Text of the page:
[Meyer97] contains a neat chapter with definitions that makes it a lot easier to discuss about programming languages when it comes to typing. Here are the basics.
We should agree on the basic construct of object-oriented computation: the feature call or for SmallTalkers “passing a message to an object” and for Java guys and gals “invoking a method”.
The Basic Construct (feature call)x.f(arg); // [0..n] arguments
Think of a non-trivial class-hierarchy of visual components, a classic example. There is an interface or an deferred (abstract) base class that requires descendants to provide a feature (method) named paint(context). What happens if the compiler does not check that every concrete class has an implementation? We get a type violation at run-time.
Definition: type violation
A run-time type violation (or just type violation for short) occurs in the execution of a call x.f(arg), where x is attached to an object OBJ, if either
(V1) There is no feature corresponding to f and applicable to OBJ.
(V2) There is such a feature, but arg is not an acceptable argument for it.
Object-oriented typing problem
When do we know whether the execution of an object-oriented system may produce a type violation?
In SmallTalk, the compiler does not check if every instance that declare “I’m a VisualComponent” does have an implementation of the method “paint()”. The developer can only verify the expected operation of the system by exercising the code in tests or production or by manually checking all classes.
Definition: statically typed language
An object-oriented language is statically typed if it is equipped with a set of consistency rules, enforceable by compilers, whose observance by a system text guarantees that no execution of the system can cause a type violation.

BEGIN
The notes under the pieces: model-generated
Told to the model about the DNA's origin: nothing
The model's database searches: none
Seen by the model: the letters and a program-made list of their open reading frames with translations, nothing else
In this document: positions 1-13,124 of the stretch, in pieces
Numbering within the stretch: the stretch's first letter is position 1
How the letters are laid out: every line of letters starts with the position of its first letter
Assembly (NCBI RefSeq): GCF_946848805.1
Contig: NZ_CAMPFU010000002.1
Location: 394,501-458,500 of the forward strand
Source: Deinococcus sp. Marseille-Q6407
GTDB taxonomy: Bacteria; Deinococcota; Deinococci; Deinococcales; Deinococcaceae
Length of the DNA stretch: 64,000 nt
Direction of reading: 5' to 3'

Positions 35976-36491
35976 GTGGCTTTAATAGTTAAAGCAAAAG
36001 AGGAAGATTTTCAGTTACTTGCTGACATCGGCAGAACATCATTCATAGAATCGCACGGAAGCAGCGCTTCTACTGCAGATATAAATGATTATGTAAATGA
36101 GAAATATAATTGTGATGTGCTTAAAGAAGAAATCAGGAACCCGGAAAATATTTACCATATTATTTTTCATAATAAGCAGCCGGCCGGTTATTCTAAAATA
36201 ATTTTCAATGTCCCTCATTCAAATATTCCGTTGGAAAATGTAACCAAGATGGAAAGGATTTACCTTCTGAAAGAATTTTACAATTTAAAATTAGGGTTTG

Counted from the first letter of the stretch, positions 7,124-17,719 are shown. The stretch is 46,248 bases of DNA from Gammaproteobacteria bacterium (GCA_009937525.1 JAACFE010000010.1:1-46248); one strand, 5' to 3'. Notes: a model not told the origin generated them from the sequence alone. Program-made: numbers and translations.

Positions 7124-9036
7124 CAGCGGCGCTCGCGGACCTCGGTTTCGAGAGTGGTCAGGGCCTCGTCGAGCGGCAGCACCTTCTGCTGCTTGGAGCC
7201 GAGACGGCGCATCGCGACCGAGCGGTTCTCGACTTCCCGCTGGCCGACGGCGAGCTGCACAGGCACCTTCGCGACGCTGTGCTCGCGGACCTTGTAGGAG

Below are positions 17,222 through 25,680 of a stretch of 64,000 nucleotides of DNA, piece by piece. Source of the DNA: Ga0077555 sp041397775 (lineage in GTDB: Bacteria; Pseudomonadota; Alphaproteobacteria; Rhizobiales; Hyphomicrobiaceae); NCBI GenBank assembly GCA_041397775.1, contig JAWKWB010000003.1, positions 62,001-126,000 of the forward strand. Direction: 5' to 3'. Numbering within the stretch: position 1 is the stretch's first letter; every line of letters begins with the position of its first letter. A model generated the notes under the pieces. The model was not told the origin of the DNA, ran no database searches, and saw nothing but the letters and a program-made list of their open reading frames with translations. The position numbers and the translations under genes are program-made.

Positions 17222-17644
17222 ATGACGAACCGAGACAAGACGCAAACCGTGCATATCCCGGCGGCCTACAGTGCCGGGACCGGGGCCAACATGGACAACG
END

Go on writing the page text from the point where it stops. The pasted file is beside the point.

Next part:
Doesn’t every organization crave for a look in the future? (Hint: If you are using a certain system called Oracle you know the answer 🙂 ). Using a statically typed language is basically a look into the future for free. You can see if your system is bound to fail at run-time. Giving that away doesn’t seem too smart.
Here are the characteristic properties when it comes to demixing your preferred language type-wise:
Typing and binding
Typing question: When do we know for sure that at run-time there will be an operation corresponding to f and applicable to the object attached to x (with the argument arg)?
Binding question: Which operation will the call execute?
Given that early detection of errors results in the lowest fixing costs it is desirable to know the answer to the question “when do we know we have a feature?” at “the earliest possible time”, determined by static type checking at compile time.
The answer to “what feature do we use?” should be “the right feature” – determined by dynamic binding at run-time.
Think of type checking a statically typed language text as an automated test you do not have to write because it is build into the system. I like that because it leaves more quality time to write tests that cannot be created by a machine :-)!
[Meyer97] Meyer, Bertrand: “Object-Oriented Software Construction, Second Edition”, Prentice Hall, 1997.